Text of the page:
Symbol ‘C’ was preferred and most people identified this as a seat for people who
need it. It was pointed out that, for example on buses, there is a space reserved for wheelchair users so we don’t need to include the wheelchair access symbol. We need careful development of the wording to support understanding of this symbol.
Symbol ‘C’ was the clear preference because of its simplicity and perspective. The doorway through to another room wasn’t necessary. Everyone found the seated people helpful to the meaning, though they should look less rigid and more active. The clock (with no time shown) could be included as it was popular with most participants.
The perspective of symbol ‘C’ was preferred, with the fire from symbols ‘A/B’. It would make sense to include the outside elements from the previous Exit symbol, as well as movement of the person from one space to another.
Everyone correctly identified this and ‘A’ gained the majority of votes. Some pointed out that the person was controlling their own chair rather than being pushed as in the existing symbol. Some felt an attachment to the existing symbol and questioned whether we need to update the design of the symbol at all.
Most weren’t able to identify any of the options shown but for those who recognised some sort of need, symbol ‘D’ was preferred. Adding colour (red) to the cross at the next design phase may be helpful to the understanding around ‘health’. Careful consideration of the words that support this symbol is needed to aid understanding.
Our next step is to look at the user testing feedback in detail to develop and refine the design of each symbol.
We’ll consider the impact for the user of language and colour – which words that accompany symbols are most easily understood i.e. toilet / restroom / ladies / WC / public convenience.
The trickiest words to consider and resolve will be ‘Priority Seating’ and ‘Hidden Disability’ and we will be working with language strategist Ben Afia https://www.benafia.com to develop some options for testing at the next phase.
We will also consider colour i.e. does a green exit symbol or a blue parking symbol effect its communication?
The design development will lead into the next phase of testing with new groups of people in July.
As we move to the end of the year our #InclusiveSymbols project is progressing quickly.
We’ve now completed three concept workshops reviewing around 15 everyday symbols, and we’ve started the exciting (and daunting) challenge of redesigning them to be clear and understood by people with dementia.
In a room of creatives, and members of our wider team, each symbol was discussed in detail for 10-15 mins. This included reviewing our scoping exercise to compare variations on each symbol, comments from the focus groups we held with people with dementia, and generating sketch concept ideas for a new version.
Workshop 1 (16th November) we reviewed:
- Fire exit
Workshop 2 (30th November) we reviewed:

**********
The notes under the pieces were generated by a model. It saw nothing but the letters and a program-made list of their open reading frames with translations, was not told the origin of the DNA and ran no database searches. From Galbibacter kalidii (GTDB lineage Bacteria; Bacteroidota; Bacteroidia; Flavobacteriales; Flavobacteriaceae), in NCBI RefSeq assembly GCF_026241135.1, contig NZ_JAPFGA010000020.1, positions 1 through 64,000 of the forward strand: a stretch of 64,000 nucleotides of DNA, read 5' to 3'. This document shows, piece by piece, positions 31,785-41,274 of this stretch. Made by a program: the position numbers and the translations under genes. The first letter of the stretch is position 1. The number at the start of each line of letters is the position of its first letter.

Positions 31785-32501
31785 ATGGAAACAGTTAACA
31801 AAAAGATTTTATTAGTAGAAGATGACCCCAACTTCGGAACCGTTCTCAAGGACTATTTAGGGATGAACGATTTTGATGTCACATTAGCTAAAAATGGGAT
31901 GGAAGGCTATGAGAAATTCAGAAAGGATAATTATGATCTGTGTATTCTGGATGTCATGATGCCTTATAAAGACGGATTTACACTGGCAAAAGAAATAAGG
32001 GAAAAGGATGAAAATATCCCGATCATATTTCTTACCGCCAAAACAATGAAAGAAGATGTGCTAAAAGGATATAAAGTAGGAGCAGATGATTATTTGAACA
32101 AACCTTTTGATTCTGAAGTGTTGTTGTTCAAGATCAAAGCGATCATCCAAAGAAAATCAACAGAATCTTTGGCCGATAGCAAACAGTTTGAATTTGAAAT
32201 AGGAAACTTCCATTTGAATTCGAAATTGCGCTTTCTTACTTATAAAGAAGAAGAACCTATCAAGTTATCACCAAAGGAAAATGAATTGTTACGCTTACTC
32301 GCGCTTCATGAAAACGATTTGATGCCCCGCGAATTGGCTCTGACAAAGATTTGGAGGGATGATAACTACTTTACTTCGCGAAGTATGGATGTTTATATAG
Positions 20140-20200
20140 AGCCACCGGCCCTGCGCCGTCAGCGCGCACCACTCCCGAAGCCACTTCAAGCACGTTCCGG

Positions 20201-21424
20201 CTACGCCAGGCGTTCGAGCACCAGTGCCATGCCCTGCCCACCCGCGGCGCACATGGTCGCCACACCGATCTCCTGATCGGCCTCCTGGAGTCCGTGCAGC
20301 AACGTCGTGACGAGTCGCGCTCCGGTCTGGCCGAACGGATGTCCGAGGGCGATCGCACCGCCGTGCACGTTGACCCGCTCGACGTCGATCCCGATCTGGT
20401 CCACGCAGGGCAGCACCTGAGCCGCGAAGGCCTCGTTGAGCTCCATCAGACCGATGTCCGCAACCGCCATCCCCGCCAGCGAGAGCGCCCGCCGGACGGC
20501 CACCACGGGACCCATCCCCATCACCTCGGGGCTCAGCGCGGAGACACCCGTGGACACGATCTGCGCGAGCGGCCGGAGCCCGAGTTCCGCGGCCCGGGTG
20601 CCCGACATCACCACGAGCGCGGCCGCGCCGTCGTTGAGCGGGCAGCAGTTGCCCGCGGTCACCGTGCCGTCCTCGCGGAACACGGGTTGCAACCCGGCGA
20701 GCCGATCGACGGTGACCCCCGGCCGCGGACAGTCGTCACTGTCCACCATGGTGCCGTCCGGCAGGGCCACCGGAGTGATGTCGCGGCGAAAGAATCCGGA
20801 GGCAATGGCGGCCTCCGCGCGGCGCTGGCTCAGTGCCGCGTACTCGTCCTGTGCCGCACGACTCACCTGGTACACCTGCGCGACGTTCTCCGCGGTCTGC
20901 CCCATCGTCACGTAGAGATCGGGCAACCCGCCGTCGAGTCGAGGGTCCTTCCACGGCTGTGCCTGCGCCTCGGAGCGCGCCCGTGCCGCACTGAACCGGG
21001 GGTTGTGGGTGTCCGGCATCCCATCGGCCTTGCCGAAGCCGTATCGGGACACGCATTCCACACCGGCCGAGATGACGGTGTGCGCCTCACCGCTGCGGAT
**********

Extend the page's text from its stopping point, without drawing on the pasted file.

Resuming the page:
- Ticket purchase
- Waiting room
- Priority Seating
Workshop 3 (12th December) we reviewed:
- Wheelchair access
- ‘No’ symbol (i.e. no parking)
- Hidden disability
- Communication difficulty
What did we learn from the workshops?
His head looks like it’s falling off!
The detached head on the current ‘symbol man and woman’ is used consistently across all variations. It’s really odd, and potentially confusing for those with dementia.
It’s easy enough to design a toilet symbol as it has a physical form. How could we represent ‘giving information’?
Some symbols are easier to review than others. Symbols such as information or exit are challenging to distil into a simple visual idea. It is also interesting to consider the longevity of our interpretations (particularly for symbols impacted by digital technologies such as tickets).
Should we design this in 3D or 2D?
3D symbols are more readily understood but needs some consideration around clarity and simplicity. We need to be careful not to include too much detail in a 3D representation, further complicated by the introduction of a person to reinforce an action.
Blobby-humans or human-humans
Our 2D vs 3D conversation sparked some debate around the representation of people in symbology. Understanding that more detail often leads to more questions and literal interpretation from those living with dementia, our initials sketches show a person represented in a solid ‘blobby’ gender-neutral form, enhanced with more realistic body shapes and features.
Will using an arrow help make this symbol clearer?
The symbols are used to trigger an action and to help with wayfinding. We discussed including arrows within the symbol (i.e. arrow for exiting a door) but decided this could be confusing for literal interpretations. An arrow within a symbol supported by a directional arrow on the same sign could really confuse people!
P is for parking
We’re interested to find that the blue P represents parking internationally, regardless of each country’s alphabet or language. We’re recognising how valuable the review of language and the words we use will be to supporting each of the symbols.
After lengthy discussion we agreed that this symbol is too challenging to design without the benefit of feedback from the focus group on current versions (this symbol came into play recently and so it wasn’t included in the research project). We decided not to attempt a redesign of this one as part of this project but perhaps in the future, if we were armed with relevant research.